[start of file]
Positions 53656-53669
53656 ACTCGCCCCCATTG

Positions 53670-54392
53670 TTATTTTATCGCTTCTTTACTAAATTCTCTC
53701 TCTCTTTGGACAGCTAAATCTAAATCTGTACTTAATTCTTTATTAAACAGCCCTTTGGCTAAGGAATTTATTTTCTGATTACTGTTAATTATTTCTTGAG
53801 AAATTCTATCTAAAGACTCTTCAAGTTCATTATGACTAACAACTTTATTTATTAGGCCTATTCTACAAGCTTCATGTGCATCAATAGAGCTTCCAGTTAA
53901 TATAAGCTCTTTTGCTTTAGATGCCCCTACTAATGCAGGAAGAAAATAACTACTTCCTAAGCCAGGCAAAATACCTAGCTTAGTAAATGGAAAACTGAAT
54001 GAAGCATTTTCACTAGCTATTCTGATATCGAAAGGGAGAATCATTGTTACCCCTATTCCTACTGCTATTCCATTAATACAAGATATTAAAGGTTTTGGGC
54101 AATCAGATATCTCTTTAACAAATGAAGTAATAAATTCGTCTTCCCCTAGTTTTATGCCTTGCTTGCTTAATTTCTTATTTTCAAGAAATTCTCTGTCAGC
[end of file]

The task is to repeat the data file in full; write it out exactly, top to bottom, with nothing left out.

Positions 53656-53669
53656 ACTCGCCCCCATTG

Positions 53670-54392
53670 TTATTTTATCGCTTCTTTACTAAATTCTCTC
53701 TCTCTTTGGACAGCTAAATCTAAATCTGTACTTAATTCTTTATTAAACAGCCCTTTGGCTAAGGAATTTATTTTCTGATTACTGTTAATTATTTCTTGAG
53801 AAATTCTATCTAAAGACTCTTCAAGTTCATTATGACTAACAACTTTATTTATTAGGCCTATTCTACAAGCTTCATGTGCATCAATAGAGCTTCCAGTTAA
53901 TATAAGCTCTTTTGCTTTAGATGCCCCTACTAATGCAGGAAGAAAATAACTACTTCCTAAGCCAGGCAAAATACCTAGCTTAGTAAATGGAAAACTGAAT
54001 GAAGCATTTTCACTAGCTATTCTGATATCGAAAGGGAGAATCATTGTTACCCCTATTCCTACTGCTATTCCATTAATACAAGATATTAAAGGTTTTGGGC
54101 AATCAGATATCTCTTTAACAAATGAAGTAATAAATTCGTCTTCCCCTAGTTTTATGCCTTGCTTGCTTAATTTCTTATTTTCAAGAAATTCTCTGTCAGC